I have to disagree with the whole “honest advice from older people,” though. It’s easy to romanticize the past, and easy to look to “wise older counsel” as a solution for everything. I'm not sure how involved older people got throughout history. Not only are older people sometimes out of touch ("the young Mr. Dynamite boy is so well-dressed and respectful"), but remember how silly and counterproductive the general advice from our most well-respected authors has been: do we really think that random average people from the generation that told us "dating is of the Devil" and "only marry if you hear the voice of God telling you to do so and if a perfect spouse drops through the roof" would be helpful and accurate? Also, the romantic advice I’ve gotten from my “elders” has been laughably inconsistent. This summer, we had a visitor to the church who had just graduated from college: she was stunningly beautiful and was a member of an exclusive sorority. One couple basically set us up on a date (they invited us to a group lunch, acted like our being together was a good idea, and gave me a chance to get her number on the way to the restaurant). A few months ago, this couple had made a point to introduce me to another girl who is even more attractive (we had already met once for a brief date, but my conversation skills didn’t show up that evening). The week after the sorority stunner, another married woman asked me if I had “considered” a young lady who is essentially a quadriplegic. She’s only slightly deformed, and very sweet, though rather sheltered and childlike. I was pretty shocked and confirmed that “considered” meant “considered for a romantic relationship.” So, depending on who I listen to, I’m either incapable of attracting a healthy person who can provide active companionship and can bear and care for children and need to look into the severely handicapped market, or I’m a plausible match for 9’s and 10’s!

(For accuracy, I think the sorority girl decided to look for another church, and the other may be one of one or two attractive single girls to come to our church and stay during the last 3-5 years…otherwise, I wouldn’t have a complaint!).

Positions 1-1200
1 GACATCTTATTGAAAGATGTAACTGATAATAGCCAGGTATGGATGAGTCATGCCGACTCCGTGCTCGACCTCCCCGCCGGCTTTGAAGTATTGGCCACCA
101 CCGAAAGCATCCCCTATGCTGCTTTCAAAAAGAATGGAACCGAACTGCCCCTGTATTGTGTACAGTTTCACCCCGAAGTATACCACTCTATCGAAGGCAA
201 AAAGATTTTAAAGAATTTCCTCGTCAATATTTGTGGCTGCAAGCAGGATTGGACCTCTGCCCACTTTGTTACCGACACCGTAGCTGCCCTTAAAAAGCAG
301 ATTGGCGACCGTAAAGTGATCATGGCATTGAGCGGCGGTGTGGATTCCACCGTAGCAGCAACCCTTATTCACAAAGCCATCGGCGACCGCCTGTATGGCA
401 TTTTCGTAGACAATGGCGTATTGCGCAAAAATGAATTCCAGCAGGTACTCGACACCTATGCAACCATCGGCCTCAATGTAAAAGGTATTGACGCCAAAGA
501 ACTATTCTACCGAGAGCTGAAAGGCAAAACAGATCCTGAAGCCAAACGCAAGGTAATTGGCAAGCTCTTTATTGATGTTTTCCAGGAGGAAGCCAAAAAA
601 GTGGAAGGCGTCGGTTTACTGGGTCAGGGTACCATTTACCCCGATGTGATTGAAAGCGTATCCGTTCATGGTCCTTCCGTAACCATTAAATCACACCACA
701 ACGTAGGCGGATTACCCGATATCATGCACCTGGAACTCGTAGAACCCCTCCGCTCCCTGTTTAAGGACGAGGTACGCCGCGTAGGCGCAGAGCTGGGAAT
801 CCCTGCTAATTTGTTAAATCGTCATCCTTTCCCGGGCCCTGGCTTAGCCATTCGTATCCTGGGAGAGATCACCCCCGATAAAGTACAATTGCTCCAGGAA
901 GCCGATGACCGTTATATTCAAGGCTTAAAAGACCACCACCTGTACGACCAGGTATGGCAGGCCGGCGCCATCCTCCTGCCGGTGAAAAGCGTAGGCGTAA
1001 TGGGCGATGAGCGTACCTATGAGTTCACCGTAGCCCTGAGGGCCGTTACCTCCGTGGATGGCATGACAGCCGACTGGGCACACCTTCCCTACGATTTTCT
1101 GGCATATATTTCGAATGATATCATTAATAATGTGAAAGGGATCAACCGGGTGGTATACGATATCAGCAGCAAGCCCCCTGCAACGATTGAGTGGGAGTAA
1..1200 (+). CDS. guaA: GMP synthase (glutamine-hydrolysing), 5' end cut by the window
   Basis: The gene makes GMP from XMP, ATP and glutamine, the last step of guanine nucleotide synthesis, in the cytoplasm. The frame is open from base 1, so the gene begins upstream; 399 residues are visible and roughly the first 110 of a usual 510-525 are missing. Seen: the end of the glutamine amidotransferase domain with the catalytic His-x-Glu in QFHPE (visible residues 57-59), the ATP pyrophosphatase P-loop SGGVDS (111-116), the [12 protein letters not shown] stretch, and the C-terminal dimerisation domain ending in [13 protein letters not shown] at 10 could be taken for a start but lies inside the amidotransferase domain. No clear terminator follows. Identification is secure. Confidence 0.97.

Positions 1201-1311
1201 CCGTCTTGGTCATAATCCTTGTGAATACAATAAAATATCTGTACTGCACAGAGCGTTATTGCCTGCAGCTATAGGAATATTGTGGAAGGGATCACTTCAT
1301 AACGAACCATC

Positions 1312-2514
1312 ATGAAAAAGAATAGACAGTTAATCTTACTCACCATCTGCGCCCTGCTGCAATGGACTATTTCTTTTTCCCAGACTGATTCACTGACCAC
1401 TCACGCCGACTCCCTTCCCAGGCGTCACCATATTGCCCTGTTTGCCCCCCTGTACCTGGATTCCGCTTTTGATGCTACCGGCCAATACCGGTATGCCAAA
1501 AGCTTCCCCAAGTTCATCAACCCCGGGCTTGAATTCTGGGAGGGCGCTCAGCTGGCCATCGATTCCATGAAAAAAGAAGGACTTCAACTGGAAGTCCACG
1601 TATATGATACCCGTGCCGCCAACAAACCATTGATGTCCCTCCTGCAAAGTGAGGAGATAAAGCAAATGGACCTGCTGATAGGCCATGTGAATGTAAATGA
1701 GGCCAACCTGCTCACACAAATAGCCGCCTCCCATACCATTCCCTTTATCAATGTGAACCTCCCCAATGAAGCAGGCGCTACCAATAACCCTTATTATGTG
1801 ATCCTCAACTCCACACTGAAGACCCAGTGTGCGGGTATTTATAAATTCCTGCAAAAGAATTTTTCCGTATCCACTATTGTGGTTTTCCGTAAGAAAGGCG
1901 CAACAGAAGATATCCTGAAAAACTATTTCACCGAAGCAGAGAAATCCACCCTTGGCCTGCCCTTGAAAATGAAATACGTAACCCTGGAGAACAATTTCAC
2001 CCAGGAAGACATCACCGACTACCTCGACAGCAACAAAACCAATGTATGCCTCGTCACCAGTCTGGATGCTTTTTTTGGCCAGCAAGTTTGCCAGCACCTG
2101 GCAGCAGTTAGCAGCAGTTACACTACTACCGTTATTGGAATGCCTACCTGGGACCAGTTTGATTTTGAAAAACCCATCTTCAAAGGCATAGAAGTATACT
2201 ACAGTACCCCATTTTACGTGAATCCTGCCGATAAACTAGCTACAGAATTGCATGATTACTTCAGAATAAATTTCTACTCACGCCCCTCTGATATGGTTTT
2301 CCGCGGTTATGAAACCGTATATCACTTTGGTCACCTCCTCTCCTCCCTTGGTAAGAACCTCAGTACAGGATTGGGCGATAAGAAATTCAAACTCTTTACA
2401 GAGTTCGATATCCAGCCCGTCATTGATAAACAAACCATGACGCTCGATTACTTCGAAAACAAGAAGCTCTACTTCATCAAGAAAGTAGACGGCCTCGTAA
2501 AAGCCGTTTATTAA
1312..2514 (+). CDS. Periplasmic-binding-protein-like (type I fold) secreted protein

But all this "market value" stuff is pretty much common sense; I'm still more interested in the idea of whether there is a numerical imbalance among Christian singles, and, if so, which direction it points. I'm very thankful for the recent updates: I've been calling for such study for a while, and they definitely square with my experience emailing a woman who complained of a man shortage in her church only to clarify for me that the surplus women were elderly widows, not single young ladies, and with having a male majority at most church and para-church meetings I've attended over the years.

I think we need to also adjust for the increasing popularity of single motherhood: not only does Barna say that more men are never-married (more women are divorced), but nobody has touched the single motherhood issue. I don't think that any of the ladies posting here are that type, but I know, indirectly, of at least one never-married single mother in the Bible Belt who claims to be a Christian and attends church, but the fathers of such children seem rarely to be involved with church. Not that I'd be interested in the type of person (selfish and irresponsible) who gets pregnant while not married, but it is something that affects the numbers at least a little bit for those of us who have been relatively chaste and expect some semblance thereof from our mates. I don't expect virginity from a woman these days; I'm willing to accept a few mistakes, but at least be discreet and prior marriages/shack-ups or children, please.